Polymorphic inversions, deletions, and duplications in gene mapping
Part 1. Genetics
1.4. Gene Mapping
Short Specialist Review
Published Online: 15 JUL 2005
Copyright © 2005 John Wiley & Sons, Ltd
Encyclopedia of Genetics, Genomics, Proteomics and Bioinformatics
How to Cite
Christian, S. L. 2005. Polymorphic inversions, deletions, and duplications in gene mapping. Encyclopedia of Genetics, Genomics, Proteomics and Bioinformatics. 1:1.4:55.
- Published Online: 15 JUL 2005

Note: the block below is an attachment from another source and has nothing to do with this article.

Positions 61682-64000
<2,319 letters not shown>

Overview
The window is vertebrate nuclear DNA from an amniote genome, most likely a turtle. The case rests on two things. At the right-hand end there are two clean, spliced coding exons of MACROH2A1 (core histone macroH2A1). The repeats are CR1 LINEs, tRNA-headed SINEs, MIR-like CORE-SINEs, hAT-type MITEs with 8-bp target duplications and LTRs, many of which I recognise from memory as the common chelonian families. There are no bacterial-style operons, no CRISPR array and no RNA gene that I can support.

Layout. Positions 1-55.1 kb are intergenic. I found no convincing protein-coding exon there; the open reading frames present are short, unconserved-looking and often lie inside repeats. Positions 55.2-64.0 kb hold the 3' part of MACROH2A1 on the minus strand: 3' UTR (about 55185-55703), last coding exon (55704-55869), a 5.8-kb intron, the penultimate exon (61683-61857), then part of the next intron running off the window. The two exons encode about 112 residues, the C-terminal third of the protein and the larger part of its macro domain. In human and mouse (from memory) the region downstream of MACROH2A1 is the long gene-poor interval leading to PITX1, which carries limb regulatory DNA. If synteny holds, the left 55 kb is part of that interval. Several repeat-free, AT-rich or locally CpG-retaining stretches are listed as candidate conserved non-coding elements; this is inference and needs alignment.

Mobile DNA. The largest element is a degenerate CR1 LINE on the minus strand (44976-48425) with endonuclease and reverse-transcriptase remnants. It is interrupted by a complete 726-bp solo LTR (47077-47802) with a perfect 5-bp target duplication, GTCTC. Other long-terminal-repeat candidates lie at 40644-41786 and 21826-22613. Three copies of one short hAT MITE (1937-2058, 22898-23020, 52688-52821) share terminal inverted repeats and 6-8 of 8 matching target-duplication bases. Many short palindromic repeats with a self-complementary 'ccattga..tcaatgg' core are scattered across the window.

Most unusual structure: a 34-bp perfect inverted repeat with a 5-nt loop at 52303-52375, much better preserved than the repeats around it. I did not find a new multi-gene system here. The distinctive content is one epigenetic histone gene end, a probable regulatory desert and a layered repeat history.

The underlying architecture of the human genome contains segmental duplications that predispose to the formation of inversions, deletions, and duplications. The effects of these chromosomal aberrations on gene mapping are multifold. Inversions may disrupt disease genes, while deletions and duplications produce genomic imbalances that may affect dosage of disease genes. These anomalies are not readily detected using standard linkage and association analyses. Current studies are ongoing to develop methods to detect gene dosage using high-density SNP genotyping, while other studies are cataloging the copy number polymorphisms present in the genome. Determining whether these polymorphisms are benign or provide susceptibility to complex diseases will be an important question for future studies.